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Nanotechnology


The market for graphene used in medical applications is projected to grow at a CAGR of 39.1% through 2026.

 

Graphene was first isolated from graphite in 2004 by Prof. Andre Geim and Prof. Kostya Novoselov at the University of Manchester in the U.K. Since then, this one-atom-thick carbon allotrope with a hexagonal honeycomb structure has been rapidly gaining attention worldwide for its unique structure and properties.

 

Various methods are available for producing graphene. They are summarized in the table below, based on popularity. Popularity has been calculated based on the share of global patents and patent applications published during the past 20 years for that particular production method.

 

 

Most of the existing fabrication methods are unable to produce graphene in large quantities without compromising its intrinsic characteristics, thus contributing to the high unit price of this material.  In recent years, roll-to-roll and plasma-enhanced CVD processes, and liquid-phase exfoliation have been developed to manufacture graphene on a mass scale.

 

Graphene is presently sold primarily as mono-, bi-, and few-layer coatings (e.g., on copper foil, silica substrate, or polymer film); nanostructures (e.g., nanoplatelets, quantum dots, and nanoribbons); and graphene oxide powder.

 

At the present time, graphene is chiefly used for applications within the electronics (including optoelectronics), composites, and energy sectors, for fabrication of devices such as supercapacitors, batteries, organic photovoltaic cells, high-strength composites, touch screens, liquid crystal displays, and organic light-emitting diodes. A number of applications are also emerging within the medical field.

 

As shown in the next figure, graphene exhibits various relevant properties, such as high conductivity (electrons move faster than in other materials), flexibility and elasticity, biocompatibility, and antimicrobial properties. All these properties make graphene (and its oxide) suitable for different types of applications within the healthcare sector. They can be grouped according to five main categories: sensors, implants and scaffolds, imaging and testing, therapies, and others.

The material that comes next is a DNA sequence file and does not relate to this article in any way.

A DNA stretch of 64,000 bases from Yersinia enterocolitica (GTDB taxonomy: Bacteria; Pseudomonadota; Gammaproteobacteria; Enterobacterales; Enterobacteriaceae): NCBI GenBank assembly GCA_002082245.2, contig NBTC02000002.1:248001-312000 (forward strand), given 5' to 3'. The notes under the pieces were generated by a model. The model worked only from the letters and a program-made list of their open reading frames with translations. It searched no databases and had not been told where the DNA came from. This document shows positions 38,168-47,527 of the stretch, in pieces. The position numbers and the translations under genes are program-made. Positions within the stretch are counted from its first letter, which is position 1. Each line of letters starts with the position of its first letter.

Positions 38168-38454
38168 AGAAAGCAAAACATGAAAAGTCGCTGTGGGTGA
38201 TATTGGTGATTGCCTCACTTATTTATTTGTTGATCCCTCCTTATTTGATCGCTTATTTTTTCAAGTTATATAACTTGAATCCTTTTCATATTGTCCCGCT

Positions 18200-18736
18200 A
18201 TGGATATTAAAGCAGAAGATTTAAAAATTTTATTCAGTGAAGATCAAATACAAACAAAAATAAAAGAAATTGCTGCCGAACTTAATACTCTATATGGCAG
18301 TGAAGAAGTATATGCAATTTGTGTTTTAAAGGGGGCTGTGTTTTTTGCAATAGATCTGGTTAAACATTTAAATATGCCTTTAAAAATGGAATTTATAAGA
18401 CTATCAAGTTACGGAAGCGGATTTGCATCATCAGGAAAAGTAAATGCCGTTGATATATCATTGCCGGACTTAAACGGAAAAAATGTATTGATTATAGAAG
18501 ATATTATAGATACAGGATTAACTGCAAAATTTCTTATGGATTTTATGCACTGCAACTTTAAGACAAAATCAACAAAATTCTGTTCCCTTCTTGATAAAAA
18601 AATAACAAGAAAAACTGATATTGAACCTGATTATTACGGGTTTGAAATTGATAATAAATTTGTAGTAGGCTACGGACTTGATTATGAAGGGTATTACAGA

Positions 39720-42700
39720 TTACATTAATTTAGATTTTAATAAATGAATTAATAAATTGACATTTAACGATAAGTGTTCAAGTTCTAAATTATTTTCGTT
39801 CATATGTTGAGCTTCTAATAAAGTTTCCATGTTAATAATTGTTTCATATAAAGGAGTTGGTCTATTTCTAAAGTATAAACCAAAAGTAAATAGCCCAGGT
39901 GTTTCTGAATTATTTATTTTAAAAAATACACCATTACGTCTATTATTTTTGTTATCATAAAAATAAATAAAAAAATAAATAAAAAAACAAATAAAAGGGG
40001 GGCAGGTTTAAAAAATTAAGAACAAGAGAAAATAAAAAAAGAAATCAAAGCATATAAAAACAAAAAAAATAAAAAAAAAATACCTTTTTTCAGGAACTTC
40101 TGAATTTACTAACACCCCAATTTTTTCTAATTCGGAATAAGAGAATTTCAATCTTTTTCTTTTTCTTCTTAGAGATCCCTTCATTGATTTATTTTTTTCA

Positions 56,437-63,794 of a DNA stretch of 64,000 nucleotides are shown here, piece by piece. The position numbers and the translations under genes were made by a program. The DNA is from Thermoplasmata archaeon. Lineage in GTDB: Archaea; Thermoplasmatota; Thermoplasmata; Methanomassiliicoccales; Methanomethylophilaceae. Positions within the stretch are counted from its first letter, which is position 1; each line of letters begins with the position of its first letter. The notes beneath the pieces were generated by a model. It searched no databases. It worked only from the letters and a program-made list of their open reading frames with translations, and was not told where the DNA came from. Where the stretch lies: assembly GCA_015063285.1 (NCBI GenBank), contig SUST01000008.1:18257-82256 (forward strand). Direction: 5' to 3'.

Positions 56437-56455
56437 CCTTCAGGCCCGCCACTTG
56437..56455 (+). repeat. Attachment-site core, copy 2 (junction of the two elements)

The global graphene market is estimated to be valued at $31.3 million in 2016 and forecast to grow at a 45.7% CAGR during the next 10 years, exceeding global revenues of  $1.3 billion by 2026. Graphene for medical applications is estimated to account for just 2.2% of the global market in 2016. Growing at a CAGR of 39.1%, graphene for the healthcare sector is projected to generate global revenues of $18.7 million in 2026. Sensors and therapies will account for nearly 70% of the market.

 

 


The next table provides a list of key producers of graphene, with special focus on medical applications.

 


 

Related topics: Synthesis of graphene, biosensors for foodborne pathogens, graphene quantum dots for chemo-photothermal cancer therapy, graphene-based flexible and stretchable bioelectronics, graphene scaffolds for the nervous system, graphene-based super-resolution imaging

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